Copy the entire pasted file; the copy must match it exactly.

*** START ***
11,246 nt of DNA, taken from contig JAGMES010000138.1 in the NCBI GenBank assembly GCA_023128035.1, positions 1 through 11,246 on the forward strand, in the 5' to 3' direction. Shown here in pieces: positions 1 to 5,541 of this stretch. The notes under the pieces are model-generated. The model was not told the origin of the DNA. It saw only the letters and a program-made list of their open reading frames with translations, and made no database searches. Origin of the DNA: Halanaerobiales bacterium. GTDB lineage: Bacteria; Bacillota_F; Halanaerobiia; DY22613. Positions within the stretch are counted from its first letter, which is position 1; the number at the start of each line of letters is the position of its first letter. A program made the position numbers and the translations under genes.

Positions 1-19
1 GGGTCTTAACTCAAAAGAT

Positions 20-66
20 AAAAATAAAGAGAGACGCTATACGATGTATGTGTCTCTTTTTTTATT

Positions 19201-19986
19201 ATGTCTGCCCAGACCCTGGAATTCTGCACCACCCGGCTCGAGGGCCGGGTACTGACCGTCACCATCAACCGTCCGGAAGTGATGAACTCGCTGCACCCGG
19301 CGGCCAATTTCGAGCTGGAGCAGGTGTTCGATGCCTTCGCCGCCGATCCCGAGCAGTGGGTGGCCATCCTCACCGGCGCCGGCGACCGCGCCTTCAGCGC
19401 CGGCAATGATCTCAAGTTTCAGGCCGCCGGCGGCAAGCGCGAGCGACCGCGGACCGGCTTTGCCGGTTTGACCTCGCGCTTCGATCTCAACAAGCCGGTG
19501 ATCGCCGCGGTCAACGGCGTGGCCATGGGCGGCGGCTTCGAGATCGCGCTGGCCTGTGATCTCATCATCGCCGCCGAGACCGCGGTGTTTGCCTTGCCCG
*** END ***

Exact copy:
11,246 nt of DNA, taken from contig JAGMES010000138.1 in the NCBI GenBank assembly GCA_023128035.1, positions 1 through 11,246 on the forward strand, in the 5' to 3' direction. Shown here in pieces: positions 1 to 5,541 of this stretch. The notes under the pieces are model-generated. The model was not told the origin of the DNA. It saw only the letters and a program-made list of their open reading frames with translations, and made no database searches. Origin of the DNA: Halanaerobiales bacterium. GTDB lineage: Bacteria; Bacillota_F; Halanaerobiia; DY22613. Positions within the stretch are counted from its first letter, which is position 1; the number at the start of each line of letters is the position of its first letter. A program made the position numbers and the translations under genes.

Positions 1-19
1 GGGTCTTAACTCAAAAGAT

Positions 20-66
20 AAAAATAAAGAGAGACGCTATACGATGTATGTGTCTCTTTTTTTATT

Positions 19201-19986
19201 ATGTCTGCCCAGACCCTGGAATTCTGCACCACCCGGCTCGAGGGCCGGGTACTGACCGTCACCATCAACCGTCCGGAAGTGATGAACTCGCTGCACCCGG
19301 CGGCCAATTTCGAGCTGGAGCAGGTGTTCGATGCCTTCGCCGCCGATCCCGAGCAGTGGGTGGCCATCCTCACCGGCGCCGGCGACCGCGCCTTCAGCGC
19401 CGGCAATGATCTCAAGTTTCAGGCCGCCGGCGGCAAGCGCGAGCGACCGCGGACCGGCTTTGCCGGTTTGACCTCGCGCTTCGATCTCAACAAGCCGGTG
19501 ATCGCCGCGGTCAACGGCGTGGCCATGGGCGGCGGCTTCGAGATCGCGCTGGCCTGTGATCTCATCATCGCCGCCGAGACCGCGGTGTTTGCCTTGCCCG